Symphonies of Wind Instruments (1920/1947)
Four Norwegian Moods (1942)
Suites – No.1 (1925); No.2 (1921)
London Symphony Orchestra
Sir Simon Rattle
Reviewed by: Richard Whitehouse
Reviewed: 15 December, 2020
Venue: Jerwood Hall, LSO St Luke’s, London
The abundance of works for smaller forces makes Stravinsky’s output ideal for concerts that need to observe social distancing necessities, such as this concert – given just in time to avoid the latest Covid-19 restrictions – from the London Symphony Orchestra with Simon Rattle.
It was an astute move to juxtapose one of Stravinsky’s most radical pieces with one that laid the basis for his reputation as a reactionary. Not that the composer had any such intention for his Octet – its ‘Sinfonia’ exuding a bumptious inscrutability as Rattle heard it; then a ‘Tema con variazioni’ of coursing energy and musing introspection held in sure accord, before the ‘Finale’ wended its engaging way to a coda of winsome naivete. Rattle seems only recently to have taken up this piece, whereas Symphonies of Wind Instruments has been in his repertoire since the outset. Now, as then, he adheres to the revision for its more standard woodwind and brass – segueing between starkly contrasted ‘types’ of music with a purpose as endowed its mosaic succession with cumulative impetus on the way to a closing chorale of radiant poise.
Orpheus remains one of the less-often heard Stravinsky ballets, but Rattle gave a memorable account back in the 1990s while in Birmingham and continues to have the measure of a work where mainly restrained tempos and dynamics can easily result in an expressive turgidity as was never an issue here. Just occasionally beauty of sound threatened to impede the onward flow, as in ‘Dance of the Angel of Death’ or its subsequent ‘Interlude’, but the ‘Air de danse’ for Orpheus was as lucid as it was soulful, then the ‘Pas de deux’ with Eurydice had a pathos as made its climactic silence the more heart-rending. The ‘Pas d’action’ evoking the former’s demise was despatched with ruthless precision, before the ‘Apotheosis’ returned to the initial music with a resignation made more affecting in the timbral shades of solo strings and brass.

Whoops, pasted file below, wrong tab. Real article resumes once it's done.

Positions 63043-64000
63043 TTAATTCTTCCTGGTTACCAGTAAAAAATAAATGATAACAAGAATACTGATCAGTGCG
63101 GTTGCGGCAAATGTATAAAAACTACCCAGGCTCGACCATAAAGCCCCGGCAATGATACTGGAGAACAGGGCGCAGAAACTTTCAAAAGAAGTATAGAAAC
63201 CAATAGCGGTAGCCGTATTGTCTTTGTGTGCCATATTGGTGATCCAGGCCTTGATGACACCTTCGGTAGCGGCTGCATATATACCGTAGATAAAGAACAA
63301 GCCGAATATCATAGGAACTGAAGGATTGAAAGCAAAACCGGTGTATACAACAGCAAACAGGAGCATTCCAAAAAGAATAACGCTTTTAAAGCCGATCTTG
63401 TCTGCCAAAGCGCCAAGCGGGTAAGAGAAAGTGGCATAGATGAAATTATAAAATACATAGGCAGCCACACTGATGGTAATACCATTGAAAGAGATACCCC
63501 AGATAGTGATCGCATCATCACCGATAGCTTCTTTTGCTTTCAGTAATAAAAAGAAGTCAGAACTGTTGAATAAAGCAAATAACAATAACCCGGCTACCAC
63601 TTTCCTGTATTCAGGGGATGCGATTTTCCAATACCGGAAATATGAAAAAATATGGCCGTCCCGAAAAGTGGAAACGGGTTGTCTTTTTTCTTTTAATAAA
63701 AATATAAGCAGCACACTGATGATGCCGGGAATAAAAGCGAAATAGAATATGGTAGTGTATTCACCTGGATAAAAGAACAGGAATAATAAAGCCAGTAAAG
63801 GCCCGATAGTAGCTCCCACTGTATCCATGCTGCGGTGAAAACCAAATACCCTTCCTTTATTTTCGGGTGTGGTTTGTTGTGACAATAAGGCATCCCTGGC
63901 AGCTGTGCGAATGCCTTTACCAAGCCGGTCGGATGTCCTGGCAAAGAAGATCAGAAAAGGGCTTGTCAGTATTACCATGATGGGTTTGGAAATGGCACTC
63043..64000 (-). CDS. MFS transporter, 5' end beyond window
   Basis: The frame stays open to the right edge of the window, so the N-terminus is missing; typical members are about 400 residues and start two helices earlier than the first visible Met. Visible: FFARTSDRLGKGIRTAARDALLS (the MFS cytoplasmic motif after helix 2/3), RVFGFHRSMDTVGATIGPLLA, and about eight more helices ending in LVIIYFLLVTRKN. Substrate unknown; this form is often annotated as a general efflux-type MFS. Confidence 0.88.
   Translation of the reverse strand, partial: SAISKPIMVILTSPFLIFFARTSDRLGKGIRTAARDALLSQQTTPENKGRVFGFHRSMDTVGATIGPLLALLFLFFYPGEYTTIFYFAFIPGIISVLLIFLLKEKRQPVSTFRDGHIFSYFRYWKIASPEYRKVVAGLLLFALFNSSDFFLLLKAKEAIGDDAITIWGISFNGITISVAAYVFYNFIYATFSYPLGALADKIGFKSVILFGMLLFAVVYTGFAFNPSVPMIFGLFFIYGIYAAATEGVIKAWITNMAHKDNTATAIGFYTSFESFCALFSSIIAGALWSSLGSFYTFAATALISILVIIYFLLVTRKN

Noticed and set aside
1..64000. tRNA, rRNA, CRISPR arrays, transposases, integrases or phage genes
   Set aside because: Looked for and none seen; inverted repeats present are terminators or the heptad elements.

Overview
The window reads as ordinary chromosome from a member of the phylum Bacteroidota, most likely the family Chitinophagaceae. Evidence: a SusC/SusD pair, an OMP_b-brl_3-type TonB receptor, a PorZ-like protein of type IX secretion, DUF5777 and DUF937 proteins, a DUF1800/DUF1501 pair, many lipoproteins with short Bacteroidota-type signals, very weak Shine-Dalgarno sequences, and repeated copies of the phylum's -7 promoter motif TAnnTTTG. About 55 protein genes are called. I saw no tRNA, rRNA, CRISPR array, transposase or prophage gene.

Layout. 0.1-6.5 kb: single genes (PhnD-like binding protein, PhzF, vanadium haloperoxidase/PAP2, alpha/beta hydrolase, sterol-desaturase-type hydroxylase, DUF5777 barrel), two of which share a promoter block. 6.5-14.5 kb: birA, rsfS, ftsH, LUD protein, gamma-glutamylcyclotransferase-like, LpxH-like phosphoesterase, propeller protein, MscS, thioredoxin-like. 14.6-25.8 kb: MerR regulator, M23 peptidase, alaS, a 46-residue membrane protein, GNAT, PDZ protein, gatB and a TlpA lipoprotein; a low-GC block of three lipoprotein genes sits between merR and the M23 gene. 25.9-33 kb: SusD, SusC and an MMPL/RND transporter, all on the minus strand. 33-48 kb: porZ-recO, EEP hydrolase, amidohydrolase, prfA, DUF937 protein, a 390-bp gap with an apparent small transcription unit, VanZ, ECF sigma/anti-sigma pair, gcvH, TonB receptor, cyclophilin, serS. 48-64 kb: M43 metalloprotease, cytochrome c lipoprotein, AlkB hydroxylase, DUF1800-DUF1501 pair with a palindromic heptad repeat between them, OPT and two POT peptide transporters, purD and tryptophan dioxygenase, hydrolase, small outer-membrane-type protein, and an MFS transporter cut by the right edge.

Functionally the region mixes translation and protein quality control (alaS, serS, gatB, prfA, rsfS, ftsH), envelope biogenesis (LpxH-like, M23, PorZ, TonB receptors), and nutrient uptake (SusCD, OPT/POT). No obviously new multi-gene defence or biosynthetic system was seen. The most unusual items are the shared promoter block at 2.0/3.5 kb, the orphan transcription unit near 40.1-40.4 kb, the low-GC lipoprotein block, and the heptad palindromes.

Lighter fare made up the rest of this programme. Originating in one of Stravinsky’s abortive film projects, and briefly made infamous when a claque fronted by the teenage Boulez booed its French premiere, Four Norwegian Moods references its traditional melodies with a blithe equanimity Rattle ensured never descended into blandness – whether in the trenchancy of the ‘Intrada’, wistfulness of the ‘Song’, rumbustious ‘Wedding Dance’ or evocative scope of the ‘Cortege’ whose gradual dispersal – as if retreating into the distance – was finely conveyed.
Again, a recent acquisition for Rattle – in contrast to the Suites for small orchestra which he recorded with the (then) Northern Sinfonia over four decades ago. As arranged from sets of ‘easy pieces’ for piano duet, there is a knowingness to this music which (thankfully) did not spill over into self-consciousness. If the constituents of the First Suite are the more thought-provoking as to content, those of its successor have an elan as is well-nigh irresistible when rendered with such gusto – not least the ‘Galop’ which brought about an uproarious close.
It also rounded off in fine style a programme that, logistically, was as apposite for these times as was its content in emotional terms. Stravinsky may have maintained that music expresses nothing beyond itself, but what it did express here was gratefully received by all those present.